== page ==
Jungsik Yim

Jungsik Yim: Korea’s Best Chef on the Importance of Ingredients and Filipino Cuisine

May 12, 2016

Chef Jungsik Yim, your food has been considered “new Korean.” So how would you describe “old Korean” food? How do you see traditional Korean food? Have you tried Korean food before? I’m doing some changes. The food now in Korea, what Korean people eat, that is Korean food. My cuisine is trying to find some way to give them something they never tried before.  I try to give them little changes and little fine-tuning.

How did this cuisine of yours come about? Through my experiences in school in the US, working in French restaurants, and working in Spain as well—through all those experiences, I carefully mixed and tried techniques.

I ask that because, do you think that’s applicable for other cuisines? Do you think other chefs can do that for other cuisines? Let’s say, Filipino food. Where do you draw the line of adding small things before it becomes another cuisine entirely? In food, basically all the same. Seasoning, taste, spicy, salt, sour—humans have basically the same taste. So, even if you change a lot of things, it just makes it unique. It’s less about specific cuisine.

What were the big experiences that changed how you view food? I think working in Spain. It was a great experience for me because I went to school in the US. That time I was very young. I went to Spain, then Amsterdam.

How old were you then? At the time I was 28 or 29. I was surprised because New York City had all cultures together there. I could get any ingredients that I wanted—whatever spice, whatever meat, whatever fish. As a contrast, when I went to Spain—San Sebastian, that is the North part of Spain— there were many three star restaurants there, but they use only local products—it was all a big surprise for me when I was there at that time. That’s also why I decided to open my restaurant back in Korea. Because they would say “New Spanish,” and I was inspired to do that to Korean food. I still go to Spain many times.

Just to get inspired? Yeah, yeah. Then I go if they invite me to cook; I extend and then go five days more to get more inspiration, meeting some old friends, all the chefs, and then eating again.

Jungsik Yim

Something I observed with food is that for the early 90’s to 2000’s, the trend was you’d have to have the best ingredients flown in. You get fish from the Mediterranean, or you get fish from Japan, but now it’s moving towards local.  Why do you think that is? Why do you think that’s happening? Especially in places like Spain, where you said you can find three star restaurants and they just make use of what’s local, what’s there. I think it is more about making it special. Everybody can find some Mediterranean fish or fly in something expensive, but that’s not going to be special. Use local, some ingredients people don’t know about it. That makes your customer happy. Beef. Everybody use the same kind beef, there’s nothing special. People go to somewhere to see what’s going on there. So now, we have the internet, you get information about everything. That’s the big change. Just rethink. Rethink. Not just try to get the best ingredient from the world. Just focus on what you have.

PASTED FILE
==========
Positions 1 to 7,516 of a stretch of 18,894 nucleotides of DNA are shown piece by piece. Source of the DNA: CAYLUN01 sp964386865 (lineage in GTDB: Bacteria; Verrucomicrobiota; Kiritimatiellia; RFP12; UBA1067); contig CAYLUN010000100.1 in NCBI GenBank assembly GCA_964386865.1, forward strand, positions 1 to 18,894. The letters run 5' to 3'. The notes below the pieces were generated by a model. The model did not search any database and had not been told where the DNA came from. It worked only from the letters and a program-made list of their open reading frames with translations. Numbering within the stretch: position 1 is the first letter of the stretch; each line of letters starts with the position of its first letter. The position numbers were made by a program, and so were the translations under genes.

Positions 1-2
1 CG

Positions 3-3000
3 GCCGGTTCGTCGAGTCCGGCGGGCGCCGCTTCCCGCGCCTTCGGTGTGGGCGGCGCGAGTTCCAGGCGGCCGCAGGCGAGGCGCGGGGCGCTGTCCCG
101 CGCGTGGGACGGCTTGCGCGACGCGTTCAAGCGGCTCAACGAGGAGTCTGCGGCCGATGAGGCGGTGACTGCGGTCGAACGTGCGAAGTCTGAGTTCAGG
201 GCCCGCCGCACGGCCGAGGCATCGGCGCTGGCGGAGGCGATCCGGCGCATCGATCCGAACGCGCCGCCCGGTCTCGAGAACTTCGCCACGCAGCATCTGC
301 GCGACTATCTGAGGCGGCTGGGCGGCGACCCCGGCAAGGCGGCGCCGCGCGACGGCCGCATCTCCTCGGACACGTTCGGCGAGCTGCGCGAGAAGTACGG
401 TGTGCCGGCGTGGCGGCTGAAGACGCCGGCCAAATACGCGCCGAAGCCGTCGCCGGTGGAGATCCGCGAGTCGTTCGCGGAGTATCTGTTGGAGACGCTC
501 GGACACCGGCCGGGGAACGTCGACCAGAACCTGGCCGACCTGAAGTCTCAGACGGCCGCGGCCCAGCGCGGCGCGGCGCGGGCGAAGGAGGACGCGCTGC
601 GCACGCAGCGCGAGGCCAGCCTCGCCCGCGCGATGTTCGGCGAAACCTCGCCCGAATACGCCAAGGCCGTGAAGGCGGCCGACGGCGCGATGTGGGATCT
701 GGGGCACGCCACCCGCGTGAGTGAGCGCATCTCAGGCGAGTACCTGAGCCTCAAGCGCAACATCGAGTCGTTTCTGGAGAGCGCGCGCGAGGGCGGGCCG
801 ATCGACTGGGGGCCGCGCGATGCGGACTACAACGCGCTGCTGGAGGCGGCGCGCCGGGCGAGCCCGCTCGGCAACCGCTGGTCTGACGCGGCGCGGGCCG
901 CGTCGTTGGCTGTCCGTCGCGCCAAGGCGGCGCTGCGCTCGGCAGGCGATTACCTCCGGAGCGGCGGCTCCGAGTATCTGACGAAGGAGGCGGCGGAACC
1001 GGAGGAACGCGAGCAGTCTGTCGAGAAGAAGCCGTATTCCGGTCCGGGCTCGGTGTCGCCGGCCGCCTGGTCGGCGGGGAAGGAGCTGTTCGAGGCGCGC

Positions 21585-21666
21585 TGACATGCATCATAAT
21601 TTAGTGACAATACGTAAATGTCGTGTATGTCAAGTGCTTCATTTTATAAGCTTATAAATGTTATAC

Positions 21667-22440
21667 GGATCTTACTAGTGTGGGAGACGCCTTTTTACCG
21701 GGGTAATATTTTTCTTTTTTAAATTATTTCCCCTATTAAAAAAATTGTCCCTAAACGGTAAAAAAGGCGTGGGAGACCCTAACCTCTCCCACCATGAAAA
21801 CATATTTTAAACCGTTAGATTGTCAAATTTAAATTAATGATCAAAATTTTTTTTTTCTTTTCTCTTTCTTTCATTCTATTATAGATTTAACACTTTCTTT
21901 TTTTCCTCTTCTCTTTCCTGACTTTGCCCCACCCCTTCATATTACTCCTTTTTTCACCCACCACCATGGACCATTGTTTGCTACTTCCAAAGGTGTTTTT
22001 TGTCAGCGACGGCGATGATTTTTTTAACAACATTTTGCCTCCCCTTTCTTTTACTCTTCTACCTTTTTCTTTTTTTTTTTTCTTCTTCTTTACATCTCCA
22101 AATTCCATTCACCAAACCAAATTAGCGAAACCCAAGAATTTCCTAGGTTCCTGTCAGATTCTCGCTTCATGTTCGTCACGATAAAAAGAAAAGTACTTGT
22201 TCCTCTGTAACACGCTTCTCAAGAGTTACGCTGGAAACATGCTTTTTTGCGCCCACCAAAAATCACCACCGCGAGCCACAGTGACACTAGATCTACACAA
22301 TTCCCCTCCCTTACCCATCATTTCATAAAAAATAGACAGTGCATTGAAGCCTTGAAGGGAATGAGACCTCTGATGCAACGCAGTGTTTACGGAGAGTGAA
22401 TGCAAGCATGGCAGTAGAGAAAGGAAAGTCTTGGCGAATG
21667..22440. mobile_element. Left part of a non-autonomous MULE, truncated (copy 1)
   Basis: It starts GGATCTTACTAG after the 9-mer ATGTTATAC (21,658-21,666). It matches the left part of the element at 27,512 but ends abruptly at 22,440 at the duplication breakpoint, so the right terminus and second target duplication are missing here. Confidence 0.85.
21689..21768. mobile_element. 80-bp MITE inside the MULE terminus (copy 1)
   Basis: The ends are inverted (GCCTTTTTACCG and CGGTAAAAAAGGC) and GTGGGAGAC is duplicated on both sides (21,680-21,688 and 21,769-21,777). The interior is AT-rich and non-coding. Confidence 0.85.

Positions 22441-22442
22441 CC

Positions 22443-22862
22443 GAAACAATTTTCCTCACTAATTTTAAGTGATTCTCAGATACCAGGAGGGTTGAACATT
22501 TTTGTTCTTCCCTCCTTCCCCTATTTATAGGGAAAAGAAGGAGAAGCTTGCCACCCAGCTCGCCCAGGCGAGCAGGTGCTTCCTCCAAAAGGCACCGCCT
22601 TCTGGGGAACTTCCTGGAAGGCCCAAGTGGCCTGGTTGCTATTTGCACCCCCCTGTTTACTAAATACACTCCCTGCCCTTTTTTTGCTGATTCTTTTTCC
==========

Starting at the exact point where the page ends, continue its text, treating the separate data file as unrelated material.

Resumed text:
Are there any traditional Korean dishes you’re ‘rethinking’ about right now? Yeah. I did a little demo last night. The gim, the seaweed—that is something that Korean people they don’t say is legitimate Korean food, because they just forget it. But they eat it every time. But I always try to make different dishes using the gim.

Anything else? Chwinamul? Chwinamul are roots or leaves from Korean mountain. If you’re in a Korean restaurant, they serve some rice and some soup, and then seaweed, but a side dish always consists of the chwinamul. Vegetable.

Since you’re talking about rice, how important is rice? For Asians, it’s the base.

Do you apply that to your restaurant in New York? Do you see the difference of how they perceive rice there? The New York market has been open to everybody. So they are familiar to rice. Before, nothing was eaten with rice. Now, it’s different. They eat, I think, more rice than bread. If you go to Europe, it’s bread. In America, a lot of Asians live there. The rice culture has begun to settle there.

Have you tried any Filipino food here? Not much! Because last time I went to Gallery Vask.

How was your experience? What are your thoughts? It is one of the best in Asia, I think. And I’ve been all around Asia!

Was this your first time in the Philippines? Yes, yes. But it was a big surprise, Gallery Vask. It was great. I see in the Philippines, there are a lot of great ingredients. In Gallery Vask they make use of so many Philippine vegetables and leaves. They were so surprising. I was like, “Whoa!”

So you think there’s potential in our food and ingredients? Yeah! Of course! Because not many countries have these great ingredients.

But what do you think it is that we are lacking in moving forward with food? What do you think we need to improve on? Do we need to be more open-minded with ingredients? I mean you’re good. I think you have good ingredients. What you need to do is grow your market. Because for every good restaurant, you need customers. Right? That’s why we grow together. And I think government investment? They are trying to make the Philippines a food destination right?

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